The Dominion Post

Yealands export risks spilling NZ reputation

- Hamish Rutherford hamish.rutherford@stuff.co.nz

One of Marlboroug­h’s leading wine companies, its founder and two staff have been accused of putting the industry’s reputation at risk after millions of litres of wine was illegally exported to Europe.

Yealands Estate, its founder Peter Yealands, former manager Jeff Fyfe and former chief winemaker Tamra Kelly have been convicted of a string of offences related to activity that took place from 2013 to 2015.

Under the direction of Fyfe and Kelly, sugar was added to wine after fermentati­on, with official records falsified to cover up the activity.

Although adding sugar to wine in the post-fermentati­on phase is allowed in most countries, it represents a crime in the European Union, related to ancient French law.

A total of almost 4 million litres of wine was exported to Europe in breach of the export regulation­s, although Yealands Estate said this represente­d about 7.5 per cent of its exports to the trading bloc during the period of the offending.

Yealands Estate was fined $400,000 by Judge Bill Hastings in the Blenheim District Court yesterday. Fyfe and Kelly were fined $35,000 each.

Yealands was found to be less culpable because while he was not directly involved in the activity, he knew of the offending but did nothing to stop it. He was fined $30,000.

The prosecutio­n, brought by the Ministry for Primary Industries (MPI) after a two-year investigat­ion, represente­d the first charges laid under the Wine Act 2003.

Officials are on high alert because of the risk that the incident could damage New Zealand’s reputation in Europe, where trade negotiator­s are trying to progress a free-trade deal.

New Zealand’s wine exports have grown to be worth $1.3 billion a year.

Stuff has been unable to report anything about the case after Yealands Estate was granted a widerangin­g suppressio­n order against the news publisher back in July.

The offending took place before a controllin­g stake in Yealands Estate was sold to Marlboroug­h Lines in mid-2015.

Marlboroug­h Lines is owned by a trust, which is ultimately owned by anyone in Marlboroug­h who buys electricit­y. Chairman David Dew refused to comment yesterday. ‘‘Now is not the time to talk.’’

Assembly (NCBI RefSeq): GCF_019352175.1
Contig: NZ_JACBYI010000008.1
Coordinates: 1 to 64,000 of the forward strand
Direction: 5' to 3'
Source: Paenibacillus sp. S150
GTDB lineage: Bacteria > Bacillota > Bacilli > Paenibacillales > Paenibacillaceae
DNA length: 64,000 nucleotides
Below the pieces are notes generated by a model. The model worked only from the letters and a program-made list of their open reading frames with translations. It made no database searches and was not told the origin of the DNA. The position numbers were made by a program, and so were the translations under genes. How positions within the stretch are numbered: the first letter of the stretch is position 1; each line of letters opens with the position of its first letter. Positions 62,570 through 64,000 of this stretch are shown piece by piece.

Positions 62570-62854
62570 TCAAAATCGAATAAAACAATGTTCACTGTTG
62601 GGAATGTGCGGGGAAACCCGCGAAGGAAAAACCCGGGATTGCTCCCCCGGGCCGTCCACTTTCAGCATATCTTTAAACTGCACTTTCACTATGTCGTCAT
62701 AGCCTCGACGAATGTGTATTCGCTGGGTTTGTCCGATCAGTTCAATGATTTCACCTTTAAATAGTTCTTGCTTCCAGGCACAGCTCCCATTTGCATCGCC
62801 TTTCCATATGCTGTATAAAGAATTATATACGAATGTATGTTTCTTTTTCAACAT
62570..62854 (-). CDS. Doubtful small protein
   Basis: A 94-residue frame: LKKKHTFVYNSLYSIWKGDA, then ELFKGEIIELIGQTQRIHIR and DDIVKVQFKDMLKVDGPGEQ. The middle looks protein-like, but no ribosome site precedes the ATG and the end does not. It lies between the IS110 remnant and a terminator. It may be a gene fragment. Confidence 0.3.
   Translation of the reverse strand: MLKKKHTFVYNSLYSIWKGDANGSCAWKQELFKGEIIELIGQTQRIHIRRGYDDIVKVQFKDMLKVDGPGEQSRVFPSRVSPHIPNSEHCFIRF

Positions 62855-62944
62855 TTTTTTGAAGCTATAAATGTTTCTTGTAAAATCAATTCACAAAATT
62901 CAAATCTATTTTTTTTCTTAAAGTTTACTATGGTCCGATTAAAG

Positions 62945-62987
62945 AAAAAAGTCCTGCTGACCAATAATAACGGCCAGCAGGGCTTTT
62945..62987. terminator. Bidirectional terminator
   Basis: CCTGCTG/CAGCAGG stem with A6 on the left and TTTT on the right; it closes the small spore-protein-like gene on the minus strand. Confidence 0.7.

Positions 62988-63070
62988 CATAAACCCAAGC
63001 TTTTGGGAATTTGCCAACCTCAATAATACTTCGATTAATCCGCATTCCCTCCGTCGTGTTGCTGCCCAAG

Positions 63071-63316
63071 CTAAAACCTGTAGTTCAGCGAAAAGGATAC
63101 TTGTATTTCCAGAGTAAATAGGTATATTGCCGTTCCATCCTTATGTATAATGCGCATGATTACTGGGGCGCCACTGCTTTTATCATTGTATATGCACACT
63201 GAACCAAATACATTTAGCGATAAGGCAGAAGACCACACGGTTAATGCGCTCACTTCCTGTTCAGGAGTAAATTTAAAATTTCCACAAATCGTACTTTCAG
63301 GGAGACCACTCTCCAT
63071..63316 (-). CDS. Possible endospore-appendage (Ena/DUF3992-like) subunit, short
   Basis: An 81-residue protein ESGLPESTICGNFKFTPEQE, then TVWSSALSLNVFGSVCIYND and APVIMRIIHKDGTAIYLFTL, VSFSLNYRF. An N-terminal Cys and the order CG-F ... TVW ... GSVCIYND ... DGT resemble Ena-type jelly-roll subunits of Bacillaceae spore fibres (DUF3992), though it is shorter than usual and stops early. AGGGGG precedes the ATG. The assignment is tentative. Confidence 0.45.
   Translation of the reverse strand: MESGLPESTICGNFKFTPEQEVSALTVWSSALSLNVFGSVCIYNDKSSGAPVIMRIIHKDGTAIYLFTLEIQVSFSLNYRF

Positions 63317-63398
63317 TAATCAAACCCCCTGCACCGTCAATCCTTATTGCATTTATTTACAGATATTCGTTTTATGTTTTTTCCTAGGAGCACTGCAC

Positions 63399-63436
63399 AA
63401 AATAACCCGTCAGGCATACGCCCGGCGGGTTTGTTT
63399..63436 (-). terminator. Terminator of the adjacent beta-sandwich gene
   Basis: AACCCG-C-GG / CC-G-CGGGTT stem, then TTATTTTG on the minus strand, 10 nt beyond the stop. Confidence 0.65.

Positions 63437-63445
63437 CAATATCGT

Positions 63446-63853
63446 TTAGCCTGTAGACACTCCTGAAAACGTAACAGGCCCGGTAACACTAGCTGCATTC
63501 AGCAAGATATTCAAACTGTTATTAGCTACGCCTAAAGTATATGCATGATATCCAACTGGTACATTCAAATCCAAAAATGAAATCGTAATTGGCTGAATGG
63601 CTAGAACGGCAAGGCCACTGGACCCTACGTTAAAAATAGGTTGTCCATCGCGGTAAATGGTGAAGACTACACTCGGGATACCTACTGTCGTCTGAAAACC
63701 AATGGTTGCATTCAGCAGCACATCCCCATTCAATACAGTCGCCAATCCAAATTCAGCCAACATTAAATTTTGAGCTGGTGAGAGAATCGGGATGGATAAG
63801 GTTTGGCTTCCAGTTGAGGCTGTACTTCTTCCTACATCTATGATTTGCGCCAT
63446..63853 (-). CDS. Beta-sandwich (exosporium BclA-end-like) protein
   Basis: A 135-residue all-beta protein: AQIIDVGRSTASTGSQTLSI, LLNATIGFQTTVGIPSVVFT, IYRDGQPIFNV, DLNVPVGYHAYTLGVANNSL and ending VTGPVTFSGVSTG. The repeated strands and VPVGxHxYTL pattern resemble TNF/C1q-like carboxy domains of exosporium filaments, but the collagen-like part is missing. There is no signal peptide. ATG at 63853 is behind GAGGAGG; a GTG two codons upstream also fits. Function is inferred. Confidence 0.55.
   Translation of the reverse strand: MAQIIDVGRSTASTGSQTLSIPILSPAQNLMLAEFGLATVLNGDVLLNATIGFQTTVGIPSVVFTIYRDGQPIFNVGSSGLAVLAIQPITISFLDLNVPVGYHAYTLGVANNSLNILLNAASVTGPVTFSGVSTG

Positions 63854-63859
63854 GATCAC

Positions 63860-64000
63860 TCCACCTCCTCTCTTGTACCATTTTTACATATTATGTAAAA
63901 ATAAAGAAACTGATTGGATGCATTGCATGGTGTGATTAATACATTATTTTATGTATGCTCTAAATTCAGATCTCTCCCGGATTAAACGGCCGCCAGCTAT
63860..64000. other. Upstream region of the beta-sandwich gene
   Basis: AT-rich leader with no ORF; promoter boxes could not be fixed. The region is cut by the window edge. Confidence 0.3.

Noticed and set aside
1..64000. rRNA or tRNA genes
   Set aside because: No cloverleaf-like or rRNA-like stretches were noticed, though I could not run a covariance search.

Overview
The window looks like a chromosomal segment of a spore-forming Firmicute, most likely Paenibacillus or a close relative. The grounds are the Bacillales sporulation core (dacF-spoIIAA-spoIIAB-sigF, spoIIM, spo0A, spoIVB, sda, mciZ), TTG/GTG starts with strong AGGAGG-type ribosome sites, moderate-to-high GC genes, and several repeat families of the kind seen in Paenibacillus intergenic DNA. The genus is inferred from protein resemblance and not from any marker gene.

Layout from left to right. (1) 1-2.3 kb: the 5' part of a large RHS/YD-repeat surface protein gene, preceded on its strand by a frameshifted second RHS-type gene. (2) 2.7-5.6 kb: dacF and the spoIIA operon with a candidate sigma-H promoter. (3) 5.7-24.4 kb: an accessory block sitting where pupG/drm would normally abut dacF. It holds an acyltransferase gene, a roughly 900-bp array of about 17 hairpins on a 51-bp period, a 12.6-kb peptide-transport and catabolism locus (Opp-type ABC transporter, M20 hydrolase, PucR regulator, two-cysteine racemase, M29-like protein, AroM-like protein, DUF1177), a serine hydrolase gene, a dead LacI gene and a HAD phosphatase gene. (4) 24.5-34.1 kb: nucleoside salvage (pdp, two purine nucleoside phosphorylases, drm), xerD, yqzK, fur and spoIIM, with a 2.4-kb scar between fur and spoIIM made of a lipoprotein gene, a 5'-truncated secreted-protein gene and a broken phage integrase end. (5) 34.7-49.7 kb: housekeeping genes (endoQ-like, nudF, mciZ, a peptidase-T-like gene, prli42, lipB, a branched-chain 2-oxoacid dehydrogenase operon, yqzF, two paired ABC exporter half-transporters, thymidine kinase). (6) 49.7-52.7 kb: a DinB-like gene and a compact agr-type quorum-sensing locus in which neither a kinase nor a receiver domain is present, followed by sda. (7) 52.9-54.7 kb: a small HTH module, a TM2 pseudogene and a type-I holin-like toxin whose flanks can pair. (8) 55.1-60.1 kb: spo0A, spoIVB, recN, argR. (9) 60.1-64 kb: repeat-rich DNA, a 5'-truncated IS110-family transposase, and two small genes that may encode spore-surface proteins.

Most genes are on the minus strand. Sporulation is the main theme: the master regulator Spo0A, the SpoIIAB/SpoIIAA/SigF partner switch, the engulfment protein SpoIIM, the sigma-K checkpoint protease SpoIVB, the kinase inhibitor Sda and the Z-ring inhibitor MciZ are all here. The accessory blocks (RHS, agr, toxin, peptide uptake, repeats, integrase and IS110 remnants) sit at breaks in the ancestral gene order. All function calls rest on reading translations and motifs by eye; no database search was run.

MPI head of investigat­ions Gary Orr said that at no time was there any risk to public health from the episode.

But he said the actions by the group put the reputation of the industry at risk. ‘‘This is unacceptab­le offending. It was deliberate deceit, designed to hide the offending from the regulator.’’

Yealands Estate said in a statement that the offending took place under its former ownership and steps had been taken to ensure it did not happen again.

Rachael Reed, a lawyer for Peter Yealands, said her client took responsibi­lity for what happened, although she described the provision under which he had been charged as ‘‘obscure’’.

Kelly and Fyfe quickly left court after sentencing. Both have refused to comment.

Kaiko¯ ura MP Stuart Smith said it was ‘‘very disappoint­ing’’ that the Marlboroug­h and national industries’ reputation­s had been put at risk.

‘‘I think it’s a small risk, but it’s a risk nonetheles­s. This is a product that lives and dies by its reputation, and it should be a reputation for honesty and good practice.’’

‘‘It was deliberate deceit, designed to hide the offending from the regulator.’’ MPI head of investigat­ions Gary Orr

 ?? RICKY WILSON/STUFF ?? Peter Yealands, left, and Tamra Kelly, right, arrive at the Blenheim District Court in November. The pair, as well as another former senior manager, Jeff Fyfe, were sentenced and fined yesterday.
RICKY WILSON/STUFF Peter Yealands, left, and Tamra Kelly, right, arrive at the Blenheim District Court in November. The pair, as well as another former senior manager, Jeff Fyfe, were sentenced and fined yesterday.
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